By Katy Goodwin-Bates
At the outset of this review of Illuminae, I am going to make you, dear reader, a promise. I promise I will try really hard not to start writing in shouty capitals or descend into an incomprehensible string of emojis (I have literally never used an emoji) which represent me melting in a puddle on the floor. I will try to write a sensible and understandable review with actual mature opinions and critical analysis. But all of this is going to be very challenging because Illuminae is absolutely, ridiculously, how-long-do-I-have-to-leave-it-before-I-read-this-book-again amazing and it completely blew my poor little mind.
“First, survive. Then tell the truth.”
Illuminae, co-written by Amie Kaufman and Jay Kristoff, is set in the very distant future: 2575. In this essentially dystopian future, the galaxy is at risk, thanks to a war between two “mega-corporations;” the novel opens with an attack on the Kerenza colony, an illegal mining enclave situated in the farthest reaches of outer space. Survivors of the attack are rescued by three spaceships and that’s when all the trouble starts; we’re talking high-speed chases through space, deadly plagues and scary computers, as well as, of course, teen relationship drama. Because having your planet destroyed is a pretty small problem, let’s be honest.
Where to begin with the many and varied virtues of this astounding book? First of all, Illuminae is not like any novel you’ve ever read. Rather than following a straightforward narrative line, it comprises transcripts, reports, maps, diagrams, countdowns, journal entries and probably several other forms which I have forgotten because they all make this book far too beautiful to look directly at. In terms of pages turned, Illuminae is not a particularly short book–599 pages–but it positively flew for me, and I think the unpredictable structure and multiple perspectives helped here. When I bought the book (yes, I actually paid my own money for it. I am not beholden to a publisher for giving me a free copy. I genuinely am as obsessed with it as I sound), I wondered whether the constant shifts and different styles would give me a migraine, but they just add to the unique experience of reading Illuminae. Because of all this, Illuminae would also be a fantastic selection for one of those peculiar people who don’t really like reading, because it is unlike anything they will have been put off by in the past.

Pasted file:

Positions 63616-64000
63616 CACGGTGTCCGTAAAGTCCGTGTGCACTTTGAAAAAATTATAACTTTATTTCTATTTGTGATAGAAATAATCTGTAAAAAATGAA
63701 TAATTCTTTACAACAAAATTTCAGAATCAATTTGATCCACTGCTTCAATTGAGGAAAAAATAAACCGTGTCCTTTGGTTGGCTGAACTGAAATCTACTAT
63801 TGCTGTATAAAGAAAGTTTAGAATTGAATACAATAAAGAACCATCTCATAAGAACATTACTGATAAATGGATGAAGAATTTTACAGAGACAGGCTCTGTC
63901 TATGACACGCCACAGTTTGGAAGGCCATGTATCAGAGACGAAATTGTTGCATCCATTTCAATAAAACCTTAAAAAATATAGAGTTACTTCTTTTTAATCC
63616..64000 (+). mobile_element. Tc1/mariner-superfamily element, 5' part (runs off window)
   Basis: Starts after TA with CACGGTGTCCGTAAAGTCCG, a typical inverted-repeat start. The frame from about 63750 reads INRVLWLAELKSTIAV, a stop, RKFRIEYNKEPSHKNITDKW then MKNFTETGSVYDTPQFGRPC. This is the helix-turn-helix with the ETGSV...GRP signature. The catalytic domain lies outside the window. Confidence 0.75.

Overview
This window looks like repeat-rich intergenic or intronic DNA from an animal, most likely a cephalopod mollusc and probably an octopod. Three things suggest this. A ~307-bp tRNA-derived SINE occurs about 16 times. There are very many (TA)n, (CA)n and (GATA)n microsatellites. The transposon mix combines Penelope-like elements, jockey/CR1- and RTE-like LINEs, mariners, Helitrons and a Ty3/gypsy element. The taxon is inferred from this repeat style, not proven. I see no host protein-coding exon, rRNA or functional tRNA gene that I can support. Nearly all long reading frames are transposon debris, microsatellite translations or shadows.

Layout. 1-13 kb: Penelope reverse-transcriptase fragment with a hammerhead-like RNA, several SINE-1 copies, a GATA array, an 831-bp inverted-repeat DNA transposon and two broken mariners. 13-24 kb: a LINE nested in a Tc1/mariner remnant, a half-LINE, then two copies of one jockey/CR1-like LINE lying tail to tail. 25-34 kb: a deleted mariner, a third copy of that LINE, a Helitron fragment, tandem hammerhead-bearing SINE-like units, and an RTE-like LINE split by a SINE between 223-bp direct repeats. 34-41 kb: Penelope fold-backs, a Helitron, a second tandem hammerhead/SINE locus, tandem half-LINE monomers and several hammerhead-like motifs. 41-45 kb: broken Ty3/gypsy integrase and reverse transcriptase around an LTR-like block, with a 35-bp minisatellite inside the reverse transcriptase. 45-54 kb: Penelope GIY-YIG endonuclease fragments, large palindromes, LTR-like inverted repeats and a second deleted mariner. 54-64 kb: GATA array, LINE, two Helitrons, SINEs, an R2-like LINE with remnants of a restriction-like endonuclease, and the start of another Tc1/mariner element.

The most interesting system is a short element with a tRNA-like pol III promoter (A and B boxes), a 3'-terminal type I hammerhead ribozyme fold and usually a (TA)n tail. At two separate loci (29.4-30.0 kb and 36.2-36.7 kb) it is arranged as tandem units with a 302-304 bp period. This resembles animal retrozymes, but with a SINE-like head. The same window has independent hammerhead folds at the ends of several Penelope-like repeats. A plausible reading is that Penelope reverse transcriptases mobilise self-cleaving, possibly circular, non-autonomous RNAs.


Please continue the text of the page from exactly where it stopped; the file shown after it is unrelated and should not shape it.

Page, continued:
Aside from the fact that this book looks like an art installation, the story is breathtakingly exciting. I can’t think of another book which has thrilled me like Illuminae; the action is basically non-stop but this takes nothing away from the characterisation, with the main protagonists, Ezra and Kady, providing real heart amidst all the chases and shoot-outs. Illuminae raises questions about love, leadership, loyalty and the limits of technology, without ever taking away from the mind-bending levels of action taking place. I cannot even begin to describe the twists throughout this book; my expectations were confounded so many times that I just gave up having any.
Films provided me with the best reference points when reading this; there was much that reminded me of Star Wars, as well as Danny Boyle’s excellent Sunshine and terrifying 28 Days Later. All of these are huge compliments; I am comparing Illuminae to the original Star Wars trilogy, obviously, rather than anything involving Jar Jar Binks (shudder).
“The answer is not without. It is within.
The soundless explosions outside me.
Little lives snuffed out in a room 93 billion years wide.
I can spare them only a glance.”
Much as I love, admire and respect YA literature, I have developed a deep-rooted issue with much of the genre, which has prevented me from indulging in a number of interesting-looking books: series fatigue. I have written on my own blog of my physical inability to finish The Maze Runner series, for example, and my refusal to begin the Gone series because there are about 47 of them and I just can’t. Illuminae is, I believe, the first in what will be a trilogy and, rather than filling me with dread and resentment and cries of “damn you, books, and your sneaky ways,” I am desperate for the next installment. It’s that good.
I finished Illuminae in two days and really wished I hadn’t; it felt like such a treat to encounter a book so thrillingly unique. It’s an incredibly ambitious work and I particularly admire the way Kaufman and Kristoff refuse to talk down to their young adult readers; Illuminae is a challenging read but in all the very best ways, leaving the reader breathless at least 137 times while giving them some big ideas to mull over. It is frightening and funny and emotive, as well as being extraordinarily well-written. I will be buying it in bulk to give people as gifts in order to test who is really worthy of being my friend. And look, I managed this whole review without shouting at you.
Illuminae is available now at Greenville Public Library. Reserve a copy today.